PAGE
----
Car removed from Winnipeg lot after nearly a decade, leaving dent in ground and unanswered questions
City of Winnipeg says it worked with owner to have car moved to another location
A hole in the ground and a no-parking sign are all that remain in a grassy River Heights lot where a car sat unmoved for nearly a decade.
"I just felt relief," said Michael Gillespie, who represents a company that owns a house on Winnipeg's Centennial Street, across a back lane from where the 1990 Eagle Talon had sat since at least 2014.
Gillespie had tried repeatedly to get the City of Winnipeg to declare the car derelict, but officials said as recently as last month that they were still trying to determine if the vehicle met that definition under the city's neighbourhood liveability bylaw.
On Wednesday, nearly two weeks after a CBC News story about the abandoned car, Gillespie drove by the spot and saw that it was gone.
"There's just this large crater in the grass where the car has sat for the better part of 10 years," he said.
On Monday, Gillespie saw a "no unauthorized parking" sign had appeared beside the car. Then on Tuesday, someone had stuck a "sold" sign to the inside of the back window.
The next day, the vehicle was gone, leaving an impression in the soil where it had been.
Gillespie still doesn't know who owns, or owned, the vehicle.
A spokesperson says the City of Winnipeg "was able to work with the owner of the vehicle to have it moved to a proper location."
A search of Google Street View images, going back as far as 2014, showed the vehicle parked in the grassy field. The licence plate sticker shows that it was registered in 2012.
As of late last month, the car's tires were flat, its mirrors and lights smashed, and the wheels were sunk into the ground.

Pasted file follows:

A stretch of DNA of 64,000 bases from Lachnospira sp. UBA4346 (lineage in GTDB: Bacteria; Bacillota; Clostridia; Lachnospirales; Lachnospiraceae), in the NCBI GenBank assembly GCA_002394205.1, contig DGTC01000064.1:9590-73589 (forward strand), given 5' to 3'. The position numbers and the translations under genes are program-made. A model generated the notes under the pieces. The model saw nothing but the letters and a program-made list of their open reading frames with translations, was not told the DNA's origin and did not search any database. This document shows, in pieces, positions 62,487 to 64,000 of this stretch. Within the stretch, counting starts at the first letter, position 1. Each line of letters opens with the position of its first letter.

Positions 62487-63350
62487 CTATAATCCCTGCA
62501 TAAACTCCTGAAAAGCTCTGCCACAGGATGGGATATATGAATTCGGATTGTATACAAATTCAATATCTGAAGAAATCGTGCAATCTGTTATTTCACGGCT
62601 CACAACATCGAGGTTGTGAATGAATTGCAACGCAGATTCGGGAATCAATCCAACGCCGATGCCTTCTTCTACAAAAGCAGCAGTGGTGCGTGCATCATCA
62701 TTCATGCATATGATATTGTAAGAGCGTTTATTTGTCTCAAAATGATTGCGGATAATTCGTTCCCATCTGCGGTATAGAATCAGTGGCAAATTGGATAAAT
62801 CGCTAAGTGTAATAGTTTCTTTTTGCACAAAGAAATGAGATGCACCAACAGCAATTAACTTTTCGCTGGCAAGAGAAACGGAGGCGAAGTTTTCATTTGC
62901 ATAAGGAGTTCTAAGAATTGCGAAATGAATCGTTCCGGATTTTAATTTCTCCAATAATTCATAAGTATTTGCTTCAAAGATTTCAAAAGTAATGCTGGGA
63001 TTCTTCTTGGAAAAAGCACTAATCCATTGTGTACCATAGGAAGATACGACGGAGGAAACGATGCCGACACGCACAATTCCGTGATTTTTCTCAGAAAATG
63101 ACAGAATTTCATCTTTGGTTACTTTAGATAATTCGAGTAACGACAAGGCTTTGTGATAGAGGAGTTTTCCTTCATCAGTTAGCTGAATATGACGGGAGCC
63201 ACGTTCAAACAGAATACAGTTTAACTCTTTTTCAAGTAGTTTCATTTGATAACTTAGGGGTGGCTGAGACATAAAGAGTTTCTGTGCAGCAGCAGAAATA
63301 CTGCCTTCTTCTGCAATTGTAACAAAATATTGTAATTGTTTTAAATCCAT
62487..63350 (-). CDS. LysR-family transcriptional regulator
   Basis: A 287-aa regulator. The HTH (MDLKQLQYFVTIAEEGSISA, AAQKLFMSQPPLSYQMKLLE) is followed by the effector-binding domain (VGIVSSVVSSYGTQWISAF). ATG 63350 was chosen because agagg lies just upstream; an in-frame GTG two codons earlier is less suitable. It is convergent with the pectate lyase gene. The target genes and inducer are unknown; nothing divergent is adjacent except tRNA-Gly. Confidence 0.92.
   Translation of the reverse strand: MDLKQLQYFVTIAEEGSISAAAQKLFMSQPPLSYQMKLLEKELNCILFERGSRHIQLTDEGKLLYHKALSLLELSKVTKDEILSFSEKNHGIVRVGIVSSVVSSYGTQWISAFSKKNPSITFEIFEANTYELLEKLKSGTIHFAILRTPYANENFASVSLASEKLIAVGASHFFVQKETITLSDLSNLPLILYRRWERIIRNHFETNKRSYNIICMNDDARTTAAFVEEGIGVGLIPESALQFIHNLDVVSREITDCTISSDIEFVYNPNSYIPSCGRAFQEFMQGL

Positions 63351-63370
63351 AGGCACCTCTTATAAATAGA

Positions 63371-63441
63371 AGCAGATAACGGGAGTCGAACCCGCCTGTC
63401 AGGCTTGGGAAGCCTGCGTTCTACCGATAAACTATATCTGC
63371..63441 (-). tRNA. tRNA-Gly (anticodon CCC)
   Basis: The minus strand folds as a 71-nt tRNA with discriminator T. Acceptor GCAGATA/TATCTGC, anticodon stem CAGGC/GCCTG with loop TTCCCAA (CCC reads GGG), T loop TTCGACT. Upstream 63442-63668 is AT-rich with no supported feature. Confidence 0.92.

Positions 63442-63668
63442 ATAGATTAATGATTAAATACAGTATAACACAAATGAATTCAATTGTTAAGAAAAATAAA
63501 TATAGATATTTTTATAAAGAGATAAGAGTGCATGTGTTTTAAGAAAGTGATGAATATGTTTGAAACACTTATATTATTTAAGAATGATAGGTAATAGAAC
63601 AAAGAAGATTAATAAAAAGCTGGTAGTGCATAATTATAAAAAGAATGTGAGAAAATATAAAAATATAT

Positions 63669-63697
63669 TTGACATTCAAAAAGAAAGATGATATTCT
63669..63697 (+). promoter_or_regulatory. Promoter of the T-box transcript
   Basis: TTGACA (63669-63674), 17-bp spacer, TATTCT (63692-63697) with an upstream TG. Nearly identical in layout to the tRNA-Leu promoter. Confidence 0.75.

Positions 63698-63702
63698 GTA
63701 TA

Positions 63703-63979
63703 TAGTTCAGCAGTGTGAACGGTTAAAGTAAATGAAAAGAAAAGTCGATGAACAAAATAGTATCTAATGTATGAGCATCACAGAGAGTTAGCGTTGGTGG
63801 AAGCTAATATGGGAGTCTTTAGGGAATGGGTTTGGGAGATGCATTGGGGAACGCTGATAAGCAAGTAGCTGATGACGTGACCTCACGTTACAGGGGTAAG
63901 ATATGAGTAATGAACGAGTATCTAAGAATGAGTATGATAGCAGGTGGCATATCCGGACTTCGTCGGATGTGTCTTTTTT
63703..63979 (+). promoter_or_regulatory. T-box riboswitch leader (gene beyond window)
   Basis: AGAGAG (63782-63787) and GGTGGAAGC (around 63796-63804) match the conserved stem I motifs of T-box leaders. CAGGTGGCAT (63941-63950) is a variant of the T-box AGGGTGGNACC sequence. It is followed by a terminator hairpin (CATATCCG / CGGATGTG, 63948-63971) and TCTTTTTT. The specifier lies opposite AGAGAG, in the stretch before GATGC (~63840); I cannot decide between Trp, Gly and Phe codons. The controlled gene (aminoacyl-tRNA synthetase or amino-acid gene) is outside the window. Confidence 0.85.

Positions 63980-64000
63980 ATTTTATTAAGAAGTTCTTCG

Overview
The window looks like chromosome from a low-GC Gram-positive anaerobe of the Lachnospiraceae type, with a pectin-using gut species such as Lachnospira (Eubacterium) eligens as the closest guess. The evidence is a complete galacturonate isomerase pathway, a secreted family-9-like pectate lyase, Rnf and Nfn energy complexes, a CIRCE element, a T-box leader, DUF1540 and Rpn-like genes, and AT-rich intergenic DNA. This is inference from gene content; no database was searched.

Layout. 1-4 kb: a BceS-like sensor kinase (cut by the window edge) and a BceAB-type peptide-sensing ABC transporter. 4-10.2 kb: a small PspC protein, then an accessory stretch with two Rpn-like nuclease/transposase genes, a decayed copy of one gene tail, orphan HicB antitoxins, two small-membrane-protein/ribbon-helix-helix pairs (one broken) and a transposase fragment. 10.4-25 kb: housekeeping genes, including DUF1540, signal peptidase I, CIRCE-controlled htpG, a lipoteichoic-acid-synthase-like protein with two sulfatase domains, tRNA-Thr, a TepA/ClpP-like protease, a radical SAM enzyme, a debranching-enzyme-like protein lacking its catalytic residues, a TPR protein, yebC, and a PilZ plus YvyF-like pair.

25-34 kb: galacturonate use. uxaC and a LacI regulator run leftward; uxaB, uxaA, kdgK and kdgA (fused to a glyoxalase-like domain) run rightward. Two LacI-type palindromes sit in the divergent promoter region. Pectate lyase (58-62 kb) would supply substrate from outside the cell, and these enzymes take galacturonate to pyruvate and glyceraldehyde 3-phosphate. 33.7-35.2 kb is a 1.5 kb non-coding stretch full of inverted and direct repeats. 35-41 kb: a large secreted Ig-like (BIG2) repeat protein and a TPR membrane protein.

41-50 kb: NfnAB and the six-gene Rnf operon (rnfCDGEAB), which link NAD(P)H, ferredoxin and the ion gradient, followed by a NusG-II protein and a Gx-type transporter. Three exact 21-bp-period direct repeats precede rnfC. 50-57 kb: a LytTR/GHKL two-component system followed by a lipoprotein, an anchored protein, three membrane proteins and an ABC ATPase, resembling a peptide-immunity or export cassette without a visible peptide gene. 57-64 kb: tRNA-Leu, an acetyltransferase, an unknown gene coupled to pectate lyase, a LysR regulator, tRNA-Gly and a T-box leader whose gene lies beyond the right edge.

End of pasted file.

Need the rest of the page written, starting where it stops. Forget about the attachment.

The grassy lot — a former railway line — is zoned as a single-family district, a spokesperson for the City of Winnipeg said in an email statement.
That zoning classification doesn't permit "outside storage," the city's spokesperson said.
'Back to the drawing board'
Although he's relieved the car is no longer there, Gillespie still doesn't understand why the city took so long to act on removing it.
"I'm just frankly disgusted with the City of Winnipeg administration," he said.
"I think this entire episode demonstrates the incompetence of the administration … when it comes to dealing with bylaws that are either improperly crafted or poorly thought out or simply badly administered."
He pointed out that the city's parking bylaw forbids parking a vehicle on any part of a front or side yard of a property that isn't a driveway or parking pad.
"So the same car for 10 years has sat improperly on a lawn under a different law in the city of Winnipeg, which the city has chosen to ignore," he said.
His experience with trying to get the vehicle removed has demonstrated to Gillespie the city has "no interest in pursuing" violations of its own rules, he said.
Waverley West Coun. Janice Lukes brought forward amendments to the derelict vehicle bylaw earlier this year, which she hoped would make it easier for the city to remove them.
In discussions with city staff, however, Lukes was told that a vehicle cannot be declared derelict unless it meets all criteria set out in the neighbourhood liveability bylaw.
Lukes said this situation shows that more changes are necessary.
"The bylaw needs further refinement, because there are scenarios clearly that we're seeing with the red car, that needs to be addressed," she said.
"This just shows me we need to go back to the drawing board."